The first task of ONF will be to adopt and then lead the ongoing development of the OpenFlow standard.
Six companies that own and
operate some of the largest networks in the world-Deutsche Telekom, Facebook,
Google, Microsoft, Verizon and Yahoo-announced the formation of the Open
Networking Foundation, a nonprofit organization dedicated to promoting a new approach
to networking, called software-defined networking.
Joining these six founding
companies in creating ONF are 17 member companies, including equipment vendors,
networking and virtualization software suppliers and chip technology providers.
The first task of ONF will
be to adopt and then lead the ongoing development of the OpenFlow standard and
encourage its adoption by freely licensing it to all member companies. ONF will
then begin the process of defining global-management interfaces. While networking
technologies have also evolved in this time, the ONF said it believes that more
rapid innovation is needed.
or SDN, fulfills this need by enabling innovation in all kinds of
networks-including in data centers, wide-area telecommunication networks,
wireless networks, and enterprises and homes-through relatively simple software
changes, a statement from the organization explained. "SDN thus gives owners
and operators of networks better control over their networks, allowing them to
optimize network behavior to best serve their and their customers' needs. For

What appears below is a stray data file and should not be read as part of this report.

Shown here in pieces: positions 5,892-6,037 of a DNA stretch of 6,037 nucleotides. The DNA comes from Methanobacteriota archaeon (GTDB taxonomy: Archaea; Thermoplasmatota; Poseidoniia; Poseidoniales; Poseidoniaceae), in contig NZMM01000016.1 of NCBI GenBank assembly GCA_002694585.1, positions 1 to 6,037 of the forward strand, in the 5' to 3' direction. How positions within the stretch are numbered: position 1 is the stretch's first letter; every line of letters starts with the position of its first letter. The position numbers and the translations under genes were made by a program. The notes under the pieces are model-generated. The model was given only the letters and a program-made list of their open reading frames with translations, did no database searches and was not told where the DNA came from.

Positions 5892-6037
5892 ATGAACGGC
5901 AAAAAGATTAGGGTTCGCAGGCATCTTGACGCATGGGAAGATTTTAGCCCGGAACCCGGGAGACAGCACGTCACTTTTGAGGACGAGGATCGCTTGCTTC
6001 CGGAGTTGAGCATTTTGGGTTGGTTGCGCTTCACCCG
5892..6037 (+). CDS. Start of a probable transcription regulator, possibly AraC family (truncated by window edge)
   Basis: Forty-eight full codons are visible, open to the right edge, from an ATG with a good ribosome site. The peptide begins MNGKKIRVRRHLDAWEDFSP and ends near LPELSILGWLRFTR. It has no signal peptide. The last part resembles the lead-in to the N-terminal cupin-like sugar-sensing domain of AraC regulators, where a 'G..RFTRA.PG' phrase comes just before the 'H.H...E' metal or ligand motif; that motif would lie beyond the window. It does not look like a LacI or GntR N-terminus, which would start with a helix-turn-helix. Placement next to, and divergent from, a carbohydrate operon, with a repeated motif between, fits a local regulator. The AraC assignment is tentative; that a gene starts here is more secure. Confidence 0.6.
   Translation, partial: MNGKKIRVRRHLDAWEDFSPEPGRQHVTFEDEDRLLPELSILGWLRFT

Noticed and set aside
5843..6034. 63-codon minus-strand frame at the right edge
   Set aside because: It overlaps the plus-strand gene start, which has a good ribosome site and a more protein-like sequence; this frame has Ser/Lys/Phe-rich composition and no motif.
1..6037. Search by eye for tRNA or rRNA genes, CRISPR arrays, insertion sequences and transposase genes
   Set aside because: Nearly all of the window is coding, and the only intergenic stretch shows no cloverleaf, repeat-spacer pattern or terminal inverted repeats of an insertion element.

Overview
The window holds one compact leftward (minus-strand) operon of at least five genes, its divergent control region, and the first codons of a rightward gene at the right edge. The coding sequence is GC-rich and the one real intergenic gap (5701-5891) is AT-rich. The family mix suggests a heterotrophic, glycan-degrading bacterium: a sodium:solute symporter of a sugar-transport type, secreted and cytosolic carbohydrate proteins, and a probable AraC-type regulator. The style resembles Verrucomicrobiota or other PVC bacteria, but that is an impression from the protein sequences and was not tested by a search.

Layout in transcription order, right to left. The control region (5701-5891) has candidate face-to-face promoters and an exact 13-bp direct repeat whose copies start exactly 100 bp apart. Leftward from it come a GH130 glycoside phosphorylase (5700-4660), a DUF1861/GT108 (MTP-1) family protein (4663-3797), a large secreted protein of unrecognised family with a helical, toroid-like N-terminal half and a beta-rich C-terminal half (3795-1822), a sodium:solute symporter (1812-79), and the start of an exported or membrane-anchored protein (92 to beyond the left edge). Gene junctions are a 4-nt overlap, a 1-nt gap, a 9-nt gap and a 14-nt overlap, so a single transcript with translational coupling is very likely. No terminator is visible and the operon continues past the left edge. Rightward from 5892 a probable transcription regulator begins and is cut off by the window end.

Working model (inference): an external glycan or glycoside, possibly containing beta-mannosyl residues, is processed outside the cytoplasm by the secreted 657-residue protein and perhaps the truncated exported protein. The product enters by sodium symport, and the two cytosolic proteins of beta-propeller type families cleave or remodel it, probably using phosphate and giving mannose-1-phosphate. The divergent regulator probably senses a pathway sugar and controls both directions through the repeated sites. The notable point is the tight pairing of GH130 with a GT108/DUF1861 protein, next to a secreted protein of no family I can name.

instance, in data centers, SDN can be used to reduce energy use by allowing
some routers to be powered down during off-peak periods," the statement said.
The SDN approach arose out
of a six-year research collaboration between Stanford University and the
University of California at Berkeley. Essential to SDN are two basic
components: a software interface (called OpenFlow) for controlling how packets
are forwarded through network switches, and a set of global-management
interfaces upon which more advanced management tools can be built.
"Industry-wide open application-programming-interface
efforts like ONF are promising for the next generation of network-based
offerings," said Bruno Orth, senior vice president of network strategy and
architecture at Deutsche Telekom. "SDN principles advance Deutsche Telekom's
vision of -connected life and work' and are expected to accelerate innovation
for a seamless customer experience."
The initial members (including
founding companies) of ONF are Broadcom, Brocade, Ciena, Cisco, Citrix, Dell,
Deutsche Telekom, Ericsson, Facebook, Force10, Google, HP, IBM, Juniper
Networks, Marvell, Microsoft, NEC, Netgear, NTT, Riverbed Technology, Verizon,
VMware and Yahoo. A veteran of the networking industry and networking standards
bodies, Dan Pitt will serve as executive director of the ONF starting April 1,
"With broad industry support
from technology leaders and networking experts, the ONF brings new opportunities
and flexibility to the future of networking," added Jonathan Heiliger, ONF
founding board member and vice president of technical operations at Facebook.
"We're actively encouraging new members to join us in this endeavor."
Nathan Eddy is Associate Editor, Midmarket, at eWEEK.com. Before joining eWEEK.com, Nate was a writer with ChannelWeb and he served as an editor at FierceMarkets. He is a graduate of the Medill School of Journalism at Northwestern University.